As an ecommerce store owner, you have access to endless customer data and insights. You can learn about your customer with tools like Google Analytics for quantitative data and services like User Testing for qualitative data. Yes despite these opportunities, 80% of online retailers do not collect or use their ecommerce analytics data properly.

If you are serious about increasing your ecommerce conversion rates and growing your business, you need to get serious about collecting and analysing your customer data today.

In this highly practical and actionable post, you’ll discover how to use Google Analytics to learn at which stages visitors are leaving your sales funnel and more importantly, what other tools you can use to learn why they are leaving.

What you’ll cover:

  • How to setup ecommerce sales funnel tracking in Google Analytics
  • How to interpret Google Analytics reports
  • How to combine mouse tracking and Google Analytics reports for deeper insights
  • Other types of data you should be collecting

 

How to Set Up Ecommerce Sales Funnel Tracking in Google Analytics

The first step to creating your ecommerce sales funnel in Google Analytics is setting up your goal. Goals are the key tasks you want your visitor to complete on the your website.

For example:

  • As an ecommerce store this would be when someone buys something
  • As a blog this would be when someone signs up to your email list or when they are referred to a product landing page
  • As a saas product this would be when someone signs up or converts to a paid account

 
Goals are a way to measure the number of leads and sales a website generates.

Step 1 – Set Up Your Goal

Log into Google Analytics, jump into your shop profile, and then click on the admin tab in the main menu at the top of the page.

On the right hand side you should see the ‘Goals’ sub menu.

Click on ‘Goals’

ecommerce-analytics-goals

Step 2 – Create a New Goal

If you have no Goals set up your menu will look as below. Click on the red ‘+ New Goal’ button.

Step 3 – Goal Setup

Now it is time to choose the relevant goal type, in this instance it is ‘Place an order’.

ecommerce-analytics-goal-setup

Now click the blue ‘Next step’ button.

Step 4 – Goal Description

Next up, name your goal and leave it checked as ‘Destination’ under type.

ecommerce-analytics-goal-description

Now click the blue ‘Next step’ button.

Step 5 – Goal Details

In the goal details you need to now reference the destination. This is the page a visitor lands on after they complete their checkout process e.g. the page they go to after they finish buying something on your website.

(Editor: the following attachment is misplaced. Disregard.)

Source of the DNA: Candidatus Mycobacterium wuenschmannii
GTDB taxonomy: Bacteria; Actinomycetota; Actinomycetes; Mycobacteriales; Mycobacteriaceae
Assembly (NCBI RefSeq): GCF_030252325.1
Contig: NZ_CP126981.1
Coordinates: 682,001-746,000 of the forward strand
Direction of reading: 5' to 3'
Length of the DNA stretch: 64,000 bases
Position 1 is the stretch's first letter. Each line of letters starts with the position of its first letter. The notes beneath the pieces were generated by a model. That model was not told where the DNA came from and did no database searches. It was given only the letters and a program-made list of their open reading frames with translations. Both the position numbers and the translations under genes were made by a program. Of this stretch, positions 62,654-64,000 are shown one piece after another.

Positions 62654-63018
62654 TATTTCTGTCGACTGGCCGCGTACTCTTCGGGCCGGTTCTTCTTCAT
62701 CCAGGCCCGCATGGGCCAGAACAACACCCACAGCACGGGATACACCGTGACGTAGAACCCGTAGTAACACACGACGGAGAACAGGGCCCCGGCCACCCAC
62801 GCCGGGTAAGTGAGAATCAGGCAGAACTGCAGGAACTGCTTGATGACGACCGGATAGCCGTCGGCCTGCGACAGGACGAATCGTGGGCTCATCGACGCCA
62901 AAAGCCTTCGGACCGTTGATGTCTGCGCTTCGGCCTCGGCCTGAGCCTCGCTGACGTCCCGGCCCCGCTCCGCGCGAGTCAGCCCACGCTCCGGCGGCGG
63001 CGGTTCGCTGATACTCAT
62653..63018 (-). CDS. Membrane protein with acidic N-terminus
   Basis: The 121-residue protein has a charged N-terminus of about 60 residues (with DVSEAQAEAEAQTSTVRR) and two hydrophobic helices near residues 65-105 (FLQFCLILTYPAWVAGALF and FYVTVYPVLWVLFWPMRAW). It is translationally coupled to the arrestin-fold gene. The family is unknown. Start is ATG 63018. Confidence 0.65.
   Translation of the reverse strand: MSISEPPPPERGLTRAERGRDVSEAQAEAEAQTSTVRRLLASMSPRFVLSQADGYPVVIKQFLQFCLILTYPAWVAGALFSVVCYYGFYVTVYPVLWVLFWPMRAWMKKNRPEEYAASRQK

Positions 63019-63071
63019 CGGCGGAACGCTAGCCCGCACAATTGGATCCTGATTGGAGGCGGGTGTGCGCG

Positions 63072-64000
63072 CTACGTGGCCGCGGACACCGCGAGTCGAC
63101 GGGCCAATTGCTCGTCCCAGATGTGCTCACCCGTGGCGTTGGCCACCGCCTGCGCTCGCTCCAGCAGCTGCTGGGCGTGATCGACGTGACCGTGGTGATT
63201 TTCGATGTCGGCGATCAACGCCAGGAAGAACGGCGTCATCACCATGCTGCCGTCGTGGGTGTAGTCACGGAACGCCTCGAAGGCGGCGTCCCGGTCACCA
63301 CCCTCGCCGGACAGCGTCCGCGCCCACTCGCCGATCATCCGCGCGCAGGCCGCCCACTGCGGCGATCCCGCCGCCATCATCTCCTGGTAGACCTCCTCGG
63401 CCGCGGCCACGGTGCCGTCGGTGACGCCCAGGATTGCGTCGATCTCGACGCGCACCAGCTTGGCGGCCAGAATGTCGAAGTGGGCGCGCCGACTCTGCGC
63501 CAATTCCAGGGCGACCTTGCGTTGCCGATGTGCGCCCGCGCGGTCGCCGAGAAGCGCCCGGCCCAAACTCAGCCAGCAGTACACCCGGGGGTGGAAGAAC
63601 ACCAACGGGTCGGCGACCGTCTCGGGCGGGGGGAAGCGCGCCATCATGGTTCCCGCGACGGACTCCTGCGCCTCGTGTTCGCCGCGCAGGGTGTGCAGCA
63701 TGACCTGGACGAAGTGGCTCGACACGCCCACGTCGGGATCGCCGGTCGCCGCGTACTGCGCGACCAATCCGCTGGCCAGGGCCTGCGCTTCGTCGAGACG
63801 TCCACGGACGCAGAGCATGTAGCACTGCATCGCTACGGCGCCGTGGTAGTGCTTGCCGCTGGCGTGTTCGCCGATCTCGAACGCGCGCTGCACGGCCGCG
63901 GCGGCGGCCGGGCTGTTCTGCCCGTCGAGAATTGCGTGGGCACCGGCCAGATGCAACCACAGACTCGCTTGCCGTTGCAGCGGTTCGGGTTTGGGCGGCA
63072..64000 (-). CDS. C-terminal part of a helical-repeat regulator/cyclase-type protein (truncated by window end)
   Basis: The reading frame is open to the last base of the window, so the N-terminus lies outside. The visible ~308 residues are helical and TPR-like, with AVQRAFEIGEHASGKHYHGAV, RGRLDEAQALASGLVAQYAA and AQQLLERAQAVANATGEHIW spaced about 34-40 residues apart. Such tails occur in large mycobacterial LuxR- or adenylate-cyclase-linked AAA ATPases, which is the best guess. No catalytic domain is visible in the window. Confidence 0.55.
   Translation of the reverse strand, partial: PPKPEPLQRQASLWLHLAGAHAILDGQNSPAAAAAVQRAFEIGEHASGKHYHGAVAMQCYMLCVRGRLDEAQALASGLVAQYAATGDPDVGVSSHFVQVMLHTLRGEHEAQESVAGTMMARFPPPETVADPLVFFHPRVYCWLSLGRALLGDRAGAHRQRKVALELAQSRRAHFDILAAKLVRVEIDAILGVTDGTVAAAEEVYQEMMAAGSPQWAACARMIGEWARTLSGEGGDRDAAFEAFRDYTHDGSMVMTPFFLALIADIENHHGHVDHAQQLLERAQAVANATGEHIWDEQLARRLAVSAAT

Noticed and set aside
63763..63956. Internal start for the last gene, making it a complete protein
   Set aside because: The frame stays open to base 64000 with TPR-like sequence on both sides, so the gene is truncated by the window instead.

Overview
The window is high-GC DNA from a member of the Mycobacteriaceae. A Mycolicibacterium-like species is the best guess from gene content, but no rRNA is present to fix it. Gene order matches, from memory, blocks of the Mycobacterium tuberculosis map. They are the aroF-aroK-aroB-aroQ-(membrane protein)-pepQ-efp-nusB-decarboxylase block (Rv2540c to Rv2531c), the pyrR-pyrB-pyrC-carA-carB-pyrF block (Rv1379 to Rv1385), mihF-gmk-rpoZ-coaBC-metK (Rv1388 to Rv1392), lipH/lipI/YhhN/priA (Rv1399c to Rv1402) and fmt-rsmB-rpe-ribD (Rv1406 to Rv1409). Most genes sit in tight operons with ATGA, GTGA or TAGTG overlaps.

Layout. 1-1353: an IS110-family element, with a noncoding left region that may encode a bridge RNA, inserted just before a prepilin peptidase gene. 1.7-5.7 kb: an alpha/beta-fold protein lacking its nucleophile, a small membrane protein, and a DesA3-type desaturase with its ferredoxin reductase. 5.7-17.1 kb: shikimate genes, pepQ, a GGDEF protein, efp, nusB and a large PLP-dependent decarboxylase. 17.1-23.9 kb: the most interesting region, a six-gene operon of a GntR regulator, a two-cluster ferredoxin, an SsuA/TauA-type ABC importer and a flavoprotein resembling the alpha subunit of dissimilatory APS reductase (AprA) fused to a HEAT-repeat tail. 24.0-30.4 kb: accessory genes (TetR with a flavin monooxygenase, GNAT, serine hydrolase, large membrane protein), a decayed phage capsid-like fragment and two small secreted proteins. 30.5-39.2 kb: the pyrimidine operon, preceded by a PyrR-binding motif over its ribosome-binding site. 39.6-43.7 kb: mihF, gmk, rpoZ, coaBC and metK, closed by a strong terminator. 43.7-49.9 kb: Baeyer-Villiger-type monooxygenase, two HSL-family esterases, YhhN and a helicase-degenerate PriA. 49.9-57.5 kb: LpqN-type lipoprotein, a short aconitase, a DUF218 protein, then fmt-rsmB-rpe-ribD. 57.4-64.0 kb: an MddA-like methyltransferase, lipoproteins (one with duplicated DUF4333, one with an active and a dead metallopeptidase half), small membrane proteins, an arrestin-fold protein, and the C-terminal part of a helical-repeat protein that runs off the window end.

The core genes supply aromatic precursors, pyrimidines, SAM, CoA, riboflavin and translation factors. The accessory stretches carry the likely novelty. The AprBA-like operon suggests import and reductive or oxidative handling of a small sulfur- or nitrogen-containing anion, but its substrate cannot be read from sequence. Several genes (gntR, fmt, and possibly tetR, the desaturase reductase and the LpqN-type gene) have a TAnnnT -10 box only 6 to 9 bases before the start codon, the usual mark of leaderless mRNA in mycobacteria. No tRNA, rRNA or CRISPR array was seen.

If you are using the ecommerce platform Shopify, this is more than likely’/checkout/thank_you’ as seen below.

ecommerce-analytics-goal-details

Leave the monetary value turned off.

Turn the funnel optional switch to ‘On’.

Now in the steps you must list the pages and their respective url’s that your visitor goes through during your checkout process. In the case of Shopify, it is as seen in the above screenshot.

Step 6 – Verify Goal

Once you’ve included all the relevant steps, click ‘Verify this Goal’ and make sure the percentage is more than 0% (unless your store is brand new and had no sales yet) so you know you got the destination URL correct.

If you roughly know your conversion rate, check to make sure the percentage shown matches your expectations.

ecommerce-analytics-verify-goal

Unfortunately Google Analytics cannot create a sales funnel from past data so now you will need to wait at least one whole week (analysis should always been done in full weeks to account for day of the week conversion rates fluctuations) before you can analyse your data.

How to Interpret Google Analytics Reports

Once you have set up your goal and sales funnel and collected some data you are ready to gain some insights.

Step 1 – Funnel Visualization

Navigate in your Google Analytics account to:

Conversions > Goals > Funnel Visualization

You should see a report like this.

ecommerce-analytics-funnel-visualization

As you can see, each step in your sales funnel from ‘Cart’ to ‘Place an order’ is shown, with the relevant percentage drop off between each step.

Step 2 – Identify the Step with the Highest Exit Rates

The first thing to look for the steps with the longest red lines, these show the steps with the highest exit rates and these will require the most conversion work. In this case the step between ‘Cart’ and ‘Contact information’ has the highest exit rate, 61.68%. Only 38.32% of visitors continue to the next step.